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A message from Steve Galster and Kasit Piromya, Board Directors of Freeland—

(BANGKOK)—“US and Chinese leaders must put down their COVID swords and join forces to eliminate the source of the outbreak to prevent its recurrence, and make certain that the world never goes through this mess again. The source is wildlife trafficking. The solution – destroy it, as if our lives and economies depend on it.


China and the USA are the world’s number 1 and number 2 wildlife markets. The traffickers who supplied Wuhan also traffic a myriad of species to specialized markets in Bangkok, Los Angeles, Hanoi, Paris, Jakarta, New York, and beyond. The world needs leadership from our two superpowers to stamp out this global, multi-billion dollar, business to prevent more outbreaks from hitting the world even harder.


Freeland is deeply concerned that world leaders, in their COVID speeches and stimuluspackages, fail to address the wildlife connection: the fact that COVID-19 jumped to people from a wild animal market, and what that means for a global containment and prevention strategy. China knows what it means. They closed all such markets and banned wildlife trade and consumption –a move that speaks volumes when considering this industry is valued in the tens of billions of dollars annually within China alone.


But this virus is not about China. The wildlife trade is global, as have been otheroutbreaks. In Africa, HIV and Ebola both jumped from endangered primates to people, most likely through bush-meat trade. Domesticated camels in the Middle East passed on deadly MERS. Infected Migratory ducks infected poultry they were caged with, resulting in H5N1; raccoon-like civets offered on menus gave us SARS. All of these viruses led to sickness, deaths, and economic disruption. Experts warn there will be more such outbreaks so long as wild animals are poached from their natural environment and packaged for human


1 TED Talk, David Heyman, Professor of Infectious Disease and Epidemiology, London School of Diseases and Tropical

– Dr. W. Ian Lipkin, Infectious Disease Expert, Columbia University speaks to CNN about COVID:



Such warnings are not new. In 2007, writing about SARS, five of Hong Kong’s top experts on emerging infection diseases said wild animal markets represented a “ticking time bomb” that could explore harder next time. China’s 2003 response to SARS was to destroy 846,000 animals. With COVID-19, they closed wildlife markets and banned wildlife trade. But how many Americans know that the US is second to China in wildlife imports? How many Europeans know that the EU is third?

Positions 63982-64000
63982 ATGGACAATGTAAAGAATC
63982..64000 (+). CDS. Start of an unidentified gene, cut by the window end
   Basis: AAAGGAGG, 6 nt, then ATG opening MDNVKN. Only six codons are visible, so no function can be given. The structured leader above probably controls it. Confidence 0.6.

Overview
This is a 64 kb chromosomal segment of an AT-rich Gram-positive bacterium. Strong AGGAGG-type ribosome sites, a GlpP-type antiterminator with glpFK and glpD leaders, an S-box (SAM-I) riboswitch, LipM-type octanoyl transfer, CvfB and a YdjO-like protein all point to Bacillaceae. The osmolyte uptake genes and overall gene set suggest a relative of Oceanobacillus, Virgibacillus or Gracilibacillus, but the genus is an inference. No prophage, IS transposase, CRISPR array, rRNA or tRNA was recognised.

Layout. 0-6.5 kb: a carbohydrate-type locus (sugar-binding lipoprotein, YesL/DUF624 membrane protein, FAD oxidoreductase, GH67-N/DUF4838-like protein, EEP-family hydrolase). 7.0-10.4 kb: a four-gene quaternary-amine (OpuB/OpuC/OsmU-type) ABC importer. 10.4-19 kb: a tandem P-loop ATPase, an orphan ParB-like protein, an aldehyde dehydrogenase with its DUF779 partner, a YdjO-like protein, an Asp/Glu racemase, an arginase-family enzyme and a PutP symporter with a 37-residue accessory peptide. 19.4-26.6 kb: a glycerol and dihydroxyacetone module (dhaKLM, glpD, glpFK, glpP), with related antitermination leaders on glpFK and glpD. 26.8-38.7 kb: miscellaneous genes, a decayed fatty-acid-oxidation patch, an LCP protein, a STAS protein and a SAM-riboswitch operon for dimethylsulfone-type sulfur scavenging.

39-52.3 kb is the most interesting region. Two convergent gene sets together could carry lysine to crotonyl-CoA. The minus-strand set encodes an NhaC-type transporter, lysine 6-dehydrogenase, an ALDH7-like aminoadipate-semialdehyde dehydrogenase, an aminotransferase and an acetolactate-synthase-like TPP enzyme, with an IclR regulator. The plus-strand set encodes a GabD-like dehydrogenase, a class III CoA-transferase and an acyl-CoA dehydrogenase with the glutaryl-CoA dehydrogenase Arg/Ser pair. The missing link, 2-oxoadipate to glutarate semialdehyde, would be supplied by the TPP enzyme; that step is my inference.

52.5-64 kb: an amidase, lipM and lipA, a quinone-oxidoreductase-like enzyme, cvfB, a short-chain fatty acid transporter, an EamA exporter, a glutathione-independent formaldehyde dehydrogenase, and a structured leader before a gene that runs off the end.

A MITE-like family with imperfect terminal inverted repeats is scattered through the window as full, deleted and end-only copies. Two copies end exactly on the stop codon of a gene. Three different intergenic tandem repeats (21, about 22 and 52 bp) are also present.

This month, Freeland convinced Thai officials to close a famous wildlife market in Bangkok. We know who supplied Wuhan too –this year and others– with tons of pangolins, snakes, turtles and other species. Chinese and American enforcement know too, but they do not collaborate. These criminals source and sell their animals, not only in China, but across the world, including in Thailand, the USA, Africa, Latin America, and Europe. Similar to drug lords, almost all of them continue to escape justice due to deep pockets, and to the fact that most courtrooms don’t take wildlife crime seriously.


Conservationists have long struggled to convince governments to crack down on the multibilliondollar trade in wildlife that is driving the fastest rate of species loss in history. Like doctors and nurses on the frontline, we have been blowing the whistle for help for decades, pointing to a crisis that we call “ecocide”. We have become accustomed to hearing that “wild animals need to take a back seat to national security and humanitarian priorities.” But if there is any silver lining to COVID-19, it clearly demonstrates that wildlife protection is integral to international security and human welfare. The US and China need to stop the blame game and collaborate. Both superpowers have counter-wildlife trafficking programs that, if connected and properly resourced, can dismantle the world’s wildlife trafficking syndicates that feed largely on their consumers and brought us COVID before they deliver new viral bombs to someone’s plate or home. A global wildlife protection effort would cost less than 1% of COVID-19’s destructive invoice to the world—which Bloomberg estimates at $2.7 trillion. That would cover wild habitat

protection too, so it has the added benefit of mitigating climate change.


New stimulus packages are important for immediate relief, but they are band-aids that do not fix the cause. Freeland is calling on the UN, INTERPOL, NGOs, governments and corporations to join us in helping us develop a new “Marshall Plan” for wildlife to prevent

outbreaks and extinction.

 While health experts work to flatten the viral curve and find a cure, the US, China and all of us can inoculate the world against recurrent outbreaks by mobilizing wildlife protection as a matter of public and global security.


For more info: or

– Scientists Predicted after SARS that Wildlife Markets were “Ticking Time Bombs”: Severe Acute Respiratory Syndrome

Coronavirus as an Agent of Emerging and Reemerging Infection

– Coronavirus origins: genome analysis suggests two viruses may have combined